At each step, the number (N) of tested animal samples // clinical samples is indicated. a The real time PCR diagnosis was attempted on either DNA extracted from clinical samples, or cDNA obtained after a reverse transcription step for animal samples. b Six-loci MLST was attempted only for a selected subgroup of the 198 animal samples successfully amplified on secY locus using MLST scheme #3, i.e. eight domestic animals and 17 randomly selected wild small mammals (all Rattus spp).

Phylogenetic analysis

Consensus sequence for each sample and multiple alignments between sequences were obtained using Geneious Pro version 5.4 [45]. In order to provide a comparison with Leptospira strains occurring worldwide, our dataset included sequences from two human clinical isolates from Mayotte [12] and 118 human and animal isolates from all over the world [2]. Sequence alignments were constructed separately for all six considered loci. A five-loci concatenate was generated using SEQMATRIX v1.7.8 [46], excluding icdA locus that was unavailable from the Mayotte clinical dataset and for some of our samples. Bayesian analyses were performed to infer phylogenetic relationships between Leptospira species. The best-fitting model and associated parameters were selected using jModelTest [47] and phylogenies were constructed by Bayesian inference. We performed two independent runs of Metropolis-coupled Markov chain Monte Carlo (MCMCMC) analyses in MrBayes v3.2.1 [48] of all loci independently and of concatenated sequences. Each run included 20,000,000 generations, and trees were sampled every 100 generations. The initial 20,000 trees were discarded as a conservative "burn-in" and the harmonic mean of the likelihood was calculated by combining the two independent runs. The 50% majority-rule consensus tree was then computed from the sampled trees under the best model. Neighbor-joining trees were constructed using Seaview v4.3 (Kimura’s 2-parameter distances, 500 replicates). Trees were visualized in FigTree v1.3.1 ( GenBank accession numbers of the sequences produced in the frame of the present study are provided as additional table 1 (S1 Table).

Unique allele identifiers for all six loci were assigned, and corresponding allelic profiles (or sequence types STs) were defined using the established Leptospira MLST website (, focusing on MLST scheme #3. Leptospira-positive samples with incomplete Leptospira MLST cannot be assigned to a ST. In order to determine the DNA relatedness among Leptospira carried in the human or animal specimens, we drew a minimum-spanning tree (MST) based on a 501 bp secY gene fragment, using the goeBURST Full MST algorithm ( [49].


Leptospira diversity within clinical samples

For 44 of the 66 clinical samples, we successfully amplified all six MLST loci (Table 1). For twelve clinical samples, only one to five MLST loci could be successfully amplified, even when using degenerated primers [26] (see S2 Table for details). For the last seven clinical samples, we failed to obtain successful PCR amplification at any of the six MLST loci. When these seven samples were further re-tested through an alternative real time PCR [37], only two samples tested positive at Ct values exceeding 42, whereas five sera provided negative amplification, suggesting that these were either false positive samples or positive samples that degraded during transport or conservation. Those seven human negative samples were discarded from the analysis and were no longer considered (Fig 2). The twelve partially sequenced samples allowed only identification of the infecting Leptospira at the species level; samples for which secY PCR product could be amplified were included in the MST analyses. In fine, of the 59 clinical samples successfully amplified at one or more locus, 57 were assigned to L. interrogans and two to L. borgpetersenii (Table 1). The secY-based MST (Fig 3), the neighbor-joining trees based on secY and rrs2 (Fig 4), and the MLST analysis all showed two L. interrogans clusters. As the two L. borgpetersenii-positive clinical samples allowed PCR amplification on two or three loci only (i.e. lipL32 and rrs2 for both samples, lipL41 for one sample only) but not on secY locus, they do not appear in the secY-based MST or the MLST-deduced phylogeny.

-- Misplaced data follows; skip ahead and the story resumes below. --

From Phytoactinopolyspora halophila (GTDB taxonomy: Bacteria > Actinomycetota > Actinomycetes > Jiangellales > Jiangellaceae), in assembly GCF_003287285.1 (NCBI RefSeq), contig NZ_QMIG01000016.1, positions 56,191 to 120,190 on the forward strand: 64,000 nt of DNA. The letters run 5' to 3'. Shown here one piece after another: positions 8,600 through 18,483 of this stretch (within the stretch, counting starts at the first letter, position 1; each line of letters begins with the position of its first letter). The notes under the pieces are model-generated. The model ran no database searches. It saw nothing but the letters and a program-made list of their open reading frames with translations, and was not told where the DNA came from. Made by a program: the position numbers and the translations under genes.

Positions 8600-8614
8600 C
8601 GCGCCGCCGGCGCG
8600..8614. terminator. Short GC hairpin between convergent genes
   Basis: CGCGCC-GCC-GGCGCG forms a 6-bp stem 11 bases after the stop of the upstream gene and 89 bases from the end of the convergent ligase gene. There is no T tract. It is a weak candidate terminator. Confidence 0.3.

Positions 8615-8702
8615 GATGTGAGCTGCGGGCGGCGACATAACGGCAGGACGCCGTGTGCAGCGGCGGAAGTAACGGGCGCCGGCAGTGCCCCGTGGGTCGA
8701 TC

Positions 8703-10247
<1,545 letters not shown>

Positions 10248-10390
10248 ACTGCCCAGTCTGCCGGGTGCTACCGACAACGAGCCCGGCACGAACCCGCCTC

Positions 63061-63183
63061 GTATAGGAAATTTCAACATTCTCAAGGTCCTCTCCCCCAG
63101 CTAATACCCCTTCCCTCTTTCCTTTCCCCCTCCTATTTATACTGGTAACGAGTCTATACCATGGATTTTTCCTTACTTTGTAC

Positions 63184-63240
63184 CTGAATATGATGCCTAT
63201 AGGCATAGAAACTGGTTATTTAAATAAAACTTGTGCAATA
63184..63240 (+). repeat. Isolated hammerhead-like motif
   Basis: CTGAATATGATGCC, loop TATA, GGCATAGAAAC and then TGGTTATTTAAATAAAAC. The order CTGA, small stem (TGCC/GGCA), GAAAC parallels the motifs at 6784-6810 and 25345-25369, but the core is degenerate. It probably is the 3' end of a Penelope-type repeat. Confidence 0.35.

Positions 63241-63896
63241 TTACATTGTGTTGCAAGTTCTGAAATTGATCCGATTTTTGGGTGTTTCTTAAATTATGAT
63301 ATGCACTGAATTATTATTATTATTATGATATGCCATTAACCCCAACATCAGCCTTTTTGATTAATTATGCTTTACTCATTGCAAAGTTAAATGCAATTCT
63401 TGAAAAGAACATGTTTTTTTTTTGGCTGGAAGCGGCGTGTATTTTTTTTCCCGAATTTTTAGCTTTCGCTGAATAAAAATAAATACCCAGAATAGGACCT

Fig 3. Minimum spanning trees of Leptospira based on secY gene (501 bp sequence), including our sequences from Reunion Island and twelve bat sequences previously published [46].

A) Minimum spanning tree of Leptospira interrogans (n = 257) and B) Leptospira borgpetersenii (n = 22). We used the goeBURST Full MST algorithm. The alleles are identified by a number (secY-1 to secY-54, see or an identifier; the circle size reflects their abundance in the data set. Group founders are in light green and common nodes are in light blue, except when overlapping with alleles from our sample, with specific colours referring to hosts (see legend). Links between the elements uses a grayscale, with lighter gray links showing more differences; the number of differences is indicated on the links. For two incomplete secY sequences (< 501 bp), the numbers of differences, shown in parentheses, were calculated on the overlapping nucleotides only, i.e. 443 for KU183602, and 491 for KJ607951.

Fig 4. Neighbour-joining phylogenetic trees (Kimura’s 2-parameter distances, 500 replicates) inferred from (A) secY (501 bp sequence) and (B) rrs2 (450 bp sequence) genes.